Ruth Harman, University of Georgia, USA 

"Meg Gebhard does a brilliant job of translating long histories of complex theories into digestible chunks to expand understandings about how language works, and how we can best support its development in school settings.  Theoretical and practical aspects are closely entwined, and the information is incrementally layered for a final result that is both enlightening and easy to read. Each chapter ends with a praxis section that nicely supports practitioners into application. Through the theory, the praxis, and the technicalities of language – as well as the personal details in the case studies – Gebhard keeps this text deeply human, illuminating, and easy to connect to."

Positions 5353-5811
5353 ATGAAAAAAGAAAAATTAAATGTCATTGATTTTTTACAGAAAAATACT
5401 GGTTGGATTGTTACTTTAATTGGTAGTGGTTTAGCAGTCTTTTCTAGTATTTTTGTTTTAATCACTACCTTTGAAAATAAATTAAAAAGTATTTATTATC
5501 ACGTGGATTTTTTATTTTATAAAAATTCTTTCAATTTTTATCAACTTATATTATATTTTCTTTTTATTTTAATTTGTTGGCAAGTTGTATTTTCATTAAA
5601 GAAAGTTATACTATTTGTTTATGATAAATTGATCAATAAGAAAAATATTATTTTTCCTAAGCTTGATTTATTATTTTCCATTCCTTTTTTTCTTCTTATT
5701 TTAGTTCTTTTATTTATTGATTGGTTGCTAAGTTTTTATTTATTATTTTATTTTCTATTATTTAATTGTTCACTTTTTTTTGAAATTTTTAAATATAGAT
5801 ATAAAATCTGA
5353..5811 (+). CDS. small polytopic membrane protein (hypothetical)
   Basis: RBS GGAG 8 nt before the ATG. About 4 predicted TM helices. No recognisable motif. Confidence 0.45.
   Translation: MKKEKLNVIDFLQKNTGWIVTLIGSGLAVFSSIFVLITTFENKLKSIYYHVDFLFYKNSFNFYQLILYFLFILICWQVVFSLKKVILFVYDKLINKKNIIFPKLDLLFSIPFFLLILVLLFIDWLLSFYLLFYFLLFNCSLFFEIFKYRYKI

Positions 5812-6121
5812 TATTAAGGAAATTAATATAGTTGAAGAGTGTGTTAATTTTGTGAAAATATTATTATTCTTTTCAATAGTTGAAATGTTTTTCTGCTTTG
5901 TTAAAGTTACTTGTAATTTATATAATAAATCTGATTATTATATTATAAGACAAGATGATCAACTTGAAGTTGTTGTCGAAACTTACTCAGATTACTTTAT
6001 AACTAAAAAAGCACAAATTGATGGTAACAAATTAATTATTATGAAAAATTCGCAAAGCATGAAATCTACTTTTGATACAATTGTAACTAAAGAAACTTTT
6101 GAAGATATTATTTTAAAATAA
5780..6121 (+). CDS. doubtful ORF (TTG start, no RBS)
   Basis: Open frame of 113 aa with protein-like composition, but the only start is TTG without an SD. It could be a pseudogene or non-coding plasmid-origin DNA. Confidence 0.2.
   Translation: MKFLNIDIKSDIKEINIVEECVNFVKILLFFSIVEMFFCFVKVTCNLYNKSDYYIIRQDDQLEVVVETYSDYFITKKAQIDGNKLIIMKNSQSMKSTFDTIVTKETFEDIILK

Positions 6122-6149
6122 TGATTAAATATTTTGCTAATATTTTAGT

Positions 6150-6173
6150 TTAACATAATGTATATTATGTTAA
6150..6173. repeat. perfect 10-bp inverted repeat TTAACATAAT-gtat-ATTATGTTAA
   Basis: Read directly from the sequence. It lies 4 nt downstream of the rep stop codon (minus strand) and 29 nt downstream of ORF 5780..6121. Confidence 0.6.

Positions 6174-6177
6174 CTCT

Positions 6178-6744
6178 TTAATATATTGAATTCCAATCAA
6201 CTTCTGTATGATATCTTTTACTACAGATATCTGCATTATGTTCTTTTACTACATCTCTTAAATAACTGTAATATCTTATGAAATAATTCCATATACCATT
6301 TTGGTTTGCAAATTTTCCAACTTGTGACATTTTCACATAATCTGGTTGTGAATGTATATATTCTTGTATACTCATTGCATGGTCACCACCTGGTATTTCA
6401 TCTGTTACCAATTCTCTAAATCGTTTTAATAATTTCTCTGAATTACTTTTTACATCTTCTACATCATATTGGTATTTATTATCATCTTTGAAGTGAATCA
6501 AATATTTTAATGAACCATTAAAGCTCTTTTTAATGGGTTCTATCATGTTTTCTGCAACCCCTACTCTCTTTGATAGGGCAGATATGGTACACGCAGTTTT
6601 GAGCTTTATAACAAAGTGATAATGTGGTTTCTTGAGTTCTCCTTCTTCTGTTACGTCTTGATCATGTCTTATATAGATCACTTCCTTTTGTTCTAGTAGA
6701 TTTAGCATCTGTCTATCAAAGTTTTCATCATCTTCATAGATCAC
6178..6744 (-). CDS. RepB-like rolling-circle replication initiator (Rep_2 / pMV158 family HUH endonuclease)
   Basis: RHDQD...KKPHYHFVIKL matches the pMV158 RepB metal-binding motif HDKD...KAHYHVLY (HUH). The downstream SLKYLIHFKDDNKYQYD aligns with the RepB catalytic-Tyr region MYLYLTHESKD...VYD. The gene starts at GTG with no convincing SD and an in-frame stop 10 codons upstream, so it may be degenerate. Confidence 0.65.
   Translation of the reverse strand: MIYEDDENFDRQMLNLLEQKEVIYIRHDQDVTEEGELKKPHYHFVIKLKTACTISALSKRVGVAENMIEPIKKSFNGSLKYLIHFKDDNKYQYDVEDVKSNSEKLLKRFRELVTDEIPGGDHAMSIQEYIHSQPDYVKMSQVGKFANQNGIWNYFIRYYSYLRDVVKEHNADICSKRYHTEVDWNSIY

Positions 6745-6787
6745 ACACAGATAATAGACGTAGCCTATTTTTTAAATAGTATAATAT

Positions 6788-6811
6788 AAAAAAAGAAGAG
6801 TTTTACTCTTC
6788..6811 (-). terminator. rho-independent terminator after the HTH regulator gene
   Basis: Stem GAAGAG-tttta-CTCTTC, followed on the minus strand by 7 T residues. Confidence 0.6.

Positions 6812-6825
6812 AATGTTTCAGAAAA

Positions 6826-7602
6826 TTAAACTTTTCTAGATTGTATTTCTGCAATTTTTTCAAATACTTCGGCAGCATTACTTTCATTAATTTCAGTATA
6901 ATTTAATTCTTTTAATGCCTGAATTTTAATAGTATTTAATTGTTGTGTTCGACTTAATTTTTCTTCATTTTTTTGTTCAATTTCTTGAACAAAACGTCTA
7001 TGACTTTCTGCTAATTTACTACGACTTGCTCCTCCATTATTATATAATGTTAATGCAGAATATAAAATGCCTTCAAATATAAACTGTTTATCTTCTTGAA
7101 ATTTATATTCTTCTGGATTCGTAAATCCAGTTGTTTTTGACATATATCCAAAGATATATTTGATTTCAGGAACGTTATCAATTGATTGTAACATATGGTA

Fernanda Kray, Massachusetts Department of Elementary and Secondary Education

"While we know that different content areas require the mastery of specialized terminology, Gebhard provides convincing evidence to show that it is as important to master their different grammars and genres. With the use of illustrative texts and clear explanations, she shows how teachers can use Halliday’s multi-functional grammar to give ELLs access to the language and literacies they need to succeed in content areas across the curriculum."

--Hilary Janks, Wits University, South Africa